How to Plan Your Pinterest Boards for Your Social Marketing Campaign
Boards are the way Pinterest organizes its users’ content and this requires some planning by social media marketers. Pinterest organizes in a manner that resembles a series of bulletin boards hanging on a wall, with each board having its own label. Boards organize your pins into categories of your choosing.
However, if you treat your Pinterest boards as mere categories, you end up with a bunch of random, generic groupings. If you treat boards as a marketing tool for your product, brand, or business, you can create content that people want to follow that encourages them to find out more about what your brand is all about.
Basic boards can accomplish any number of goals, such as
Showing steps in a process, say, creating a craft project and visually listing the instructions.
Reflecting different elements of planning. For instance, for party or wedding planning, creating a board for food, drink, table settings, and theme ideas.
Providing an industry overview; perhaps the clothing styles, designers, and fabrics of the fashion world.
Highlighting the departments of a business, and including sales, marketing, engineering, and manufacturing.
Before you start pinning, you want to have several boards in place. You’ll create new boards while you progress on Pinterest, but do plan out the first few. What follows are some suggestions for your first boards:
History of your brand: Go back to where you began and show how things have changed throughout the years. Pin promotional material or product labels from prior years to show how they’ve evolved.
History of your products: Have your products received a makeover over the years? Has the packaging changed? Or maybe you have an archive of print ads spanning back through the decades. Use these items to create historic boards. When viewers see how long your product has been around, it tells them you have a product and a name worthy of their trust.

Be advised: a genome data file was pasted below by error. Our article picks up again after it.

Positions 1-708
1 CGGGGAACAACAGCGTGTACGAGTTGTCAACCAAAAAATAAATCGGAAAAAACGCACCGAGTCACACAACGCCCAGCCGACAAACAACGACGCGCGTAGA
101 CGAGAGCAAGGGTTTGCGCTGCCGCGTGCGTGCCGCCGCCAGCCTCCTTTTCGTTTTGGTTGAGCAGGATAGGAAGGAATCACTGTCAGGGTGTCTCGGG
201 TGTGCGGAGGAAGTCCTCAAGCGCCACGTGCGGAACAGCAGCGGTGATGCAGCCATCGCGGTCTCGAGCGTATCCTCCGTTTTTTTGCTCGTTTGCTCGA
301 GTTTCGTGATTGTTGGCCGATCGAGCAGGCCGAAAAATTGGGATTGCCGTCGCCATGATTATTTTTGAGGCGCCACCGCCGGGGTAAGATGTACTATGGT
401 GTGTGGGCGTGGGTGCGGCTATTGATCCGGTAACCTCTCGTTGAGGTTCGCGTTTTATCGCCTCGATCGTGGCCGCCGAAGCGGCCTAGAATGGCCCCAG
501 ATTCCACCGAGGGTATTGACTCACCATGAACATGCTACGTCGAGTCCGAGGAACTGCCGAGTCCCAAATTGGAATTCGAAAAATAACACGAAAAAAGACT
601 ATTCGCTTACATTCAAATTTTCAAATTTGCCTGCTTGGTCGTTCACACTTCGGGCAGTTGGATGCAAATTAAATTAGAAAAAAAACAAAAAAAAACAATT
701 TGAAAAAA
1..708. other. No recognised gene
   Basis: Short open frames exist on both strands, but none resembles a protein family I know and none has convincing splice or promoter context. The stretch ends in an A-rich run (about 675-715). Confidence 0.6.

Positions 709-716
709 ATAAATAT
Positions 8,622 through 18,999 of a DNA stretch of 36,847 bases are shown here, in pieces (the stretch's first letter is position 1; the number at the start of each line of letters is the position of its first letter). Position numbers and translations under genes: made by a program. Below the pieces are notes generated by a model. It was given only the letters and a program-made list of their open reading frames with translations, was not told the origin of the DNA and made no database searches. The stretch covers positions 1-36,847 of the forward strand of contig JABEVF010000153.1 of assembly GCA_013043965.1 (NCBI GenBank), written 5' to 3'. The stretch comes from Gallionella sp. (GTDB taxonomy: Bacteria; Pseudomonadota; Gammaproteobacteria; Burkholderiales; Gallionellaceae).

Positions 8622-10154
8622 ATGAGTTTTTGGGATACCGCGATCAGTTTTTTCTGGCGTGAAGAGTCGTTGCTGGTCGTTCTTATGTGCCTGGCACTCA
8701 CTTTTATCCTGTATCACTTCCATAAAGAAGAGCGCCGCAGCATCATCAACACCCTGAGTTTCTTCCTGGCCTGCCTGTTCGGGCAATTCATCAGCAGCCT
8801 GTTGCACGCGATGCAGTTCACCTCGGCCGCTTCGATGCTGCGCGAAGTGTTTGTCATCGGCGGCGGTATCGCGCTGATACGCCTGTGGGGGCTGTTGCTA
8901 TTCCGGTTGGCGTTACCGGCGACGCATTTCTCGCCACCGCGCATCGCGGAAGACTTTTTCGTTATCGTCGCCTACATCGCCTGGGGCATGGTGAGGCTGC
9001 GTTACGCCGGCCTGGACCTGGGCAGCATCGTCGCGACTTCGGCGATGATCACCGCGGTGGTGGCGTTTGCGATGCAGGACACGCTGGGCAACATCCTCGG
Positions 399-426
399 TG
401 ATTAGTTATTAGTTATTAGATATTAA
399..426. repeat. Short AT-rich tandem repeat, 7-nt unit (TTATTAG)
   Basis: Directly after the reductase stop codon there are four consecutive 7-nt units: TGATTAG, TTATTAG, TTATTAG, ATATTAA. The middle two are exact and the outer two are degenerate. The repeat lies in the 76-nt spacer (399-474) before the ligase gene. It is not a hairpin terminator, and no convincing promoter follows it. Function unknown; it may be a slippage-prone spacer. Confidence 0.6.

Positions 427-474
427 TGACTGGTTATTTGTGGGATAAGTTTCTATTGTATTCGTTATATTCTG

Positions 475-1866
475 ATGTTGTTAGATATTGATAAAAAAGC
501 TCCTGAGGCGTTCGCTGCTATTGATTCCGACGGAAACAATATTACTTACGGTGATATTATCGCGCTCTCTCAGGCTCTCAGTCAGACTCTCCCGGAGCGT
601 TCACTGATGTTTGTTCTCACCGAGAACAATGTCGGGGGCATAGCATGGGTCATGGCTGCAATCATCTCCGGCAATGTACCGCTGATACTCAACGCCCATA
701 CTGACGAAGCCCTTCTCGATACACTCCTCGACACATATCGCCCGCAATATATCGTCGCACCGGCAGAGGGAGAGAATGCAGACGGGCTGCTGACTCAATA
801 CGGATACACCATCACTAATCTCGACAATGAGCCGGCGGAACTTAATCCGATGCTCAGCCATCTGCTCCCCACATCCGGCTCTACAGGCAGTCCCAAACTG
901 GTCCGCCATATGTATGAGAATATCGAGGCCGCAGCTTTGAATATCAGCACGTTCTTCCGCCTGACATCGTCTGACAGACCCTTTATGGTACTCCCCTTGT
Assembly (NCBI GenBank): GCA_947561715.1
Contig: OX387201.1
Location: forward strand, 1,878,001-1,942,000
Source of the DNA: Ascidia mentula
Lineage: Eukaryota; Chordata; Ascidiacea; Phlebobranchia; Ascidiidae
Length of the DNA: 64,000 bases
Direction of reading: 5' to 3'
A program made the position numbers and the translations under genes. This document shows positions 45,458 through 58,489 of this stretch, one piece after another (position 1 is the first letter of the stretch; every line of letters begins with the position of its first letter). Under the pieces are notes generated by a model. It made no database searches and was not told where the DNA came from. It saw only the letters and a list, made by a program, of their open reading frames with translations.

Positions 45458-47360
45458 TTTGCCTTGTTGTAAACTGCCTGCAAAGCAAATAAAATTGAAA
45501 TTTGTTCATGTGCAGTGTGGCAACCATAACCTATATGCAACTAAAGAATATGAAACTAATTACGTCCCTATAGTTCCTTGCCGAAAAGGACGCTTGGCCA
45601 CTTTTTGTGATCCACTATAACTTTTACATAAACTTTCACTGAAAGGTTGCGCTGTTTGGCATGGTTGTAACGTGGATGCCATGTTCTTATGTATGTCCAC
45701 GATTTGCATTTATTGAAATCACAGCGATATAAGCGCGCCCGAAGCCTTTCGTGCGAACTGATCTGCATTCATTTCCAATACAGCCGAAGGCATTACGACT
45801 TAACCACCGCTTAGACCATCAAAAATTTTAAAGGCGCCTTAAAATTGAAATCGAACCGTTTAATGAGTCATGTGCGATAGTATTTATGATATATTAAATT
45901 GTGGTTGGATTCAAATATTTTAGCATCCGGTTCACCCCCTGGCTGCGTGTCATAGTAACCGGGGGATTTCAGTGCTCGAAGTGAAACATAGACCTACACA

Kodak has a great example of how to feature your product in this manner at http://pinterest.com/kodakcb/historic-photography and Blockbuster’s Old Hollywood board tempts viewers to rent an old black-and-white at http://pinterest.com/blockbuster/old-hollywood.
Showcase your brand: Entice people into buying by showing them how they can use your product or service. You can even pin unusual or uncommon uses. Additionally, community members love it when they’re highlighted on brand pages. Ask your community members to send photos of them using your product or service.
Who you are: A Pinterest board can make a great About page. Use it to highlight team members, your location, your mission, and what you’re selling. A couple of great examples of boards that tell about a brand can be found at New Media Expo’s Pinterest account, where they feature team members at http://pinterest.com/NewMediaExpo/meet-the-nmx-team, and brief bios of all the speakers at their events http://pinterest.com/NewMediaExpo/blogworld-ny-2012-speakers.
Tips, how to’s, and DIYs: Use your pins to teach. For example, if you’re a writer, give tips for creating headlines and hooks; if you’re a carpenter, share tips for creating projects that don’t look homemade.
A great example is Whole Foods. Their Kitchen Basics board includes food preparation instructions, such as prepping and storing strawberries, and recipes for things like homemade ranch dressing. Check them out at http://pinterest.com/wholefoods.
Gift ideas: Product-oriented brands can benefit from pinning gift ideas. Take it even further by pinning a series of gift boards.
Books: Recommend books to your community that relate to your field. Lead a discussion in the comments section.